Courtesy of WOWSA, Huntington Beach, California.

Darren Miller attempted the toughest form of a Sub-32 Marathon this weekend in Pennsylvania.

While American Fran Crippen and Australian Chris Palrey have both done Lifetime Sub-32 Marathons (i.e., the completion of both a Sub-3 marathon run and a Sub-3 marathon swim over the course of one’s lifetime), Miller went a step beyond.

No one to date has yet completed a Calendar Year Sub-32 Marathon (i.e., both marathons achieved over one calendar year), a Monthly Sub-32 Marathon (both marathons completed over one month), a Weekend Year Sub-32 Marathon (i.e., both marathon achieved over a 48-hour period), or even attempted the most difficult type: the Back-to-back Sub-32 Marathon (i.e., both marathons performed back-to-back over a 6-hour period on one day).

But Miller is not one to shy away from a challenge.

He went for it first with a fast Sub-32 marathon run, finishing in 2 hours 58 minutes, just under the time limit. He followed the running route around the Boston-certified, Erie Marathon route around Presque Isle in Pennsylvania. He quickly changed out of this running gear and headed towards the Lake Erie with its coolish 63-64°F freshwater. His swim distance was tracked via GPS on his escort boat and kayak, but the cool water after a hard run was a tough obstacle to face.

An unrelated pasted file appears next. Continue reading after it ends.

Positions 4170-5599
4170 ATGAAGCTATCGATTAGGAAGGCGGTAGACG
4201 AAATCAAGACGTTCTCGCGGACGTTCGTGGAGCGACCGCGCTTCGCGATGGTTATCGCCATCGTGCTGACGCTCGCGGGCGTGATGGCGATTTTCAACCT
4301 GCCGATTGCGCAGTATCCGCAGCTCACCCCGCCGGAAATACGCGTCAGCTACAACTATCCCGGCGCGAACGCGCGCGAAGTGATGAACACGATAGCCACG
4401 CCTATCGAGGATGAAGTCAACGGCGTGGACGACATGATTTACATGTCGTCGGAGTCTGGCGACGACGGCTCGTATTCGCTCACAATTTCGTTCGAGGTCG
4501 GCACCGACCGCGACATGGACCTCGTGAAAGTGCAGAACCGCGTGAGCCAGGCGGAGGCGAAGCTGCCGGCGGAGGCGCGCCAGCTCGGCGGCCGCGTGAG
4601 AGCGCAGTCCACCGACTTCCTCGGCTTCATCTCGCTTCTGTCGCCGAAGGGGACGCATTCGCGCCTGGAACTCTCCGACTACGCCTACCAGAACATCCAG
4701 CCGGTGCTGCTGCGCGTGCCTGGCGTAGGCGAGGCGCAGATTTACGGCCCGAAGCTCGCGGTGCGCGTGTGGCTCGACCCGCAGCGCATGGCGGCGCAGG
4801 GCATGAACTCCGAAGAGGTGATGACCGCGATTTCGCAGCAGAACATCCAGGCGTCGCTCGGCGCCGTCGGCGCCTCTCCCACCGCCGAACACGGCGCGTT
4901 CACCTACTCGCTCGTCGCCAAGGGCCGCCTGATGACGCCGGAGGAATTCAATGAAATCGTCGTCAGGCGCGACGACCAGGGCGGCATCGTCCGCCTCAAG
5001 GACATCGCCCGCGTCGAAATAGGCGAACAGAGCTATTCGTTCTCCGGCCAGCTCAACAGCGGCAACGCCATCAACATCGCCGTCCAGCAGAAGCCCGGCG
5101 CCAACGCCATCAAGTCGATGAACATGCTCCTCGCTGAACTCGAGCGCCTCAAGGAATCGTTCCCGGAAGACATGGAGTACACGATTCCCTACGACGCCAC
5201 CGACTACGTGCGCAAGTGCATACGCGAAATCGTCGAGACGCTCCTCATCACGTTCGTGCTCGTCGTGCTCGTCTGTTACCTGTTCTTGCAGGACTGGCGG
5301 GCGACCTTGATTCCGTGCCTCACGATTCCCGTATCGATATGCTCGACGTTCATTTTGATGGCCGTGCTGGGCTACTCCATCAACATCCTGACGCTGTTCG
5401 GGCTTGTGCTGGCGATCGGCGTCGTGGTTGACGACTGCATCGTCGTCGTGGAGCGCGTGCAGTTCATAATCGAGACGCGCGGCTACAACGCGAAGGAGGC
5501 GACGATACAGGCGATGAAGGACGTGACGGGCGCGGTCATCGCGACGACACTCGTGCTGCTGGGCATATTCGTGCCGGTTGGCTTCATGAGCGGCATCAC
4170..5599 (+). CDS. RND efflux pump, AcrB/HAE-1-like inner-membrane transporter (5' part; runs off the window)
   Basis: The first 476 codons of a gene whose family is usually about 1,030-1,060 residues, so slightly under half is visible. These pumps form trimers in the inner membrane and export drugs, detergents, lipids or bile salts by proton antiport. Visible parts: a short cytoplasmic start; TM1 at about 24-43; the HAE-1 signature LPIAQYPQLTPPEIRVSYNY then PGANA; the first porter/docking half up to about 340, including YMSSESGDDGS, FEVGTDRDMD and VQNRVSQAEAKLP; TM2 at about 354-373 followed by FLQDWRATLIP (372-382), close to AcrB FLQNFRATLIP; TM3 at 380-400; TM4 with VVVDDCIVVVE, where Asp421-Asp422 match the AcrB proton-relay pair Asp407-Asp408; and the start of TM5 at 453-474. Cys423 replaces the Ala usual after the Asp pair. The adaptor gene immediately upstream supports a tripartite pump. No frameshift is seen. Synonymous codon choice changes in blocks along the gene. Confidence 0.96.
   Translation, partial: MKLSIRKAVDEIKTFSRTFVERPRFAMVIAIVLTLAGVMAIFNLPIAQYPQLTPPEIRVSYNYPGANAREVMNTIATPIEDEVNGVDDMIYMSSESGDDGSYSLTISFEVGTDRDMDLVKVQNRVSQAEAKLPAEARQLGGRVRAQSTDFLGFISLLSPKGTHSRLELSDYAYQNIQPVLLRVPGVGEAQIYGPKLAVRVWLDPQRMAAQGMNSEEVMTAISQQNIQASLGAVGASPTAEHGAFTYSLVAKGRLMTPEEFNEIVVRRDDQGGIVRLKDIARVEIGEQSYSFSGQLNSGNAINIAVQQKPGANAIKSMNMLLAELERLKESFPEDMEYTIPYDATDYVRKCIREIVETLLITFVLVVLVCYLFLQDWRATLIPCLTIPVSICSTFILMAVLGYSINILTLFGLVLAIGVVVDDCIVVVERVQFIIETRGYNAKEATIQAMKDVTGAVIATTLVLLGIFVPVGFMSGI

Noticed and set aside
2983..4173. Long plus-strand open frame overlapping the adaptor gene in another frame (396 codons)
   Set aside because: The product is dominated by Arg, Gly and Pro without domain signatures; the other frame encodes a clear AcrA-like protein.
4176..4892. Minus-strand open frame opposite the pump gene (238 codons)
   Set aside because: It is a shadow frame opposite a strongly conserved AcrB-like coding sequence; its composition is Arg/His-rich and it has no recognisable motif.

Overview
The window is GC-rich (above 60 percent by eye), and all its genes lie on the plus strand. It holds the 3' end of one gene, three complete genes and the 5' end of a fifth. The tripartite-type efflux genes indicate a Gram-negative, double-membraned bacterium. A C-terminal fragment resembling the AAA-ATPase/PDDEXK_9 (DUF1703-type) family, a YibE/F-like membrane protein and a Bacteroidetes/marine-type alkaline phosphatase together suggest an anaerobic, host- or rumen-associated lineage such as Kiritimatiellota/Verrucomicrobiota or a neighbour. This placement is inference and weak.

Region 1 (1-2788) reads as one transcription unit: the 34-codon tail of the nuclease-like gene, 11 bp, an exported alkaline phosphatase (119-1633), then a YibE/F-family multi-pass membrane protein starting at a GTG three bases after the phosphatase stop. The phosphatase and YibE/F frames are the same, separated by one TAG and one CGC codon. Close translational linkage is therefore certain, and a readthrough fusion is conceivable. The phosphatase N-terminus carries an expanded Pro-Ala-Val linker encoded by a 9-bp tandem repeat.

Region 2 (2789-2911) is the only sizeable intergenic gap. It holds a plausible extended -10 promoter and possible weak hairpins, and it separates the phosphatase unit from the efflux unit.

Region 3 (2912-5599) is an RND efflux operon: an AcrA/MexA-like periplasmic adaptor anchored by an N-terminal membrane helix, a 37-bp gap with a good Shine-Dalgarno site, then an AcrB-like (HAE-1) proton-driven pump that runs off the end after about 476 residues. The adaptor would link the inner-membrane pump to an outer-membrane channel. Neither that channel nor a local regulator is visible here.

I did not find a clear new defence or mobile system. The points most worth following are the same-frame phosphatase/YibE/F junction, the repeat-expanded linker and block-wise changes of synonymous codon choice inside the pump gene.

I felt my nutrition on the run was too heavy on the system. The last half was not pleasant, as I felt nauseous,” recalled Miller. “While I felt I took in enough electrolytes through products Extreme Endurolytes (Hammer), Gu and Cytomax, my calves completely locked during the final few miles of the run.

The 63-64°F water immediately hit my system, and my muscles reacted. Being completely overheated, and then hitting the cold [water] perhaps wasn’t the best transition.”

He completed 5 km – what he later described as “ugly” in 1 hour 30 minutes. “It was a humbling experience. My left arm seized up and I couldn’t raise it out of the water at the 5 km point. My legs were useless and were just hanging. If I moved them, I felt excruciating muscle spasms. Ultimately, the reason for calling the swim was because I could not lift my left arm to swim due to my bicep completely locking up.”

Despite his attempt that was cut short, his effort was a positive achievement.

Overall, we gave a lot of motivation to a little girl going through her battle, and raised roughly US$3,000 for wonderful charity. That was the victory all along.”

Copyright © 2015 by World Open Water Swimming Association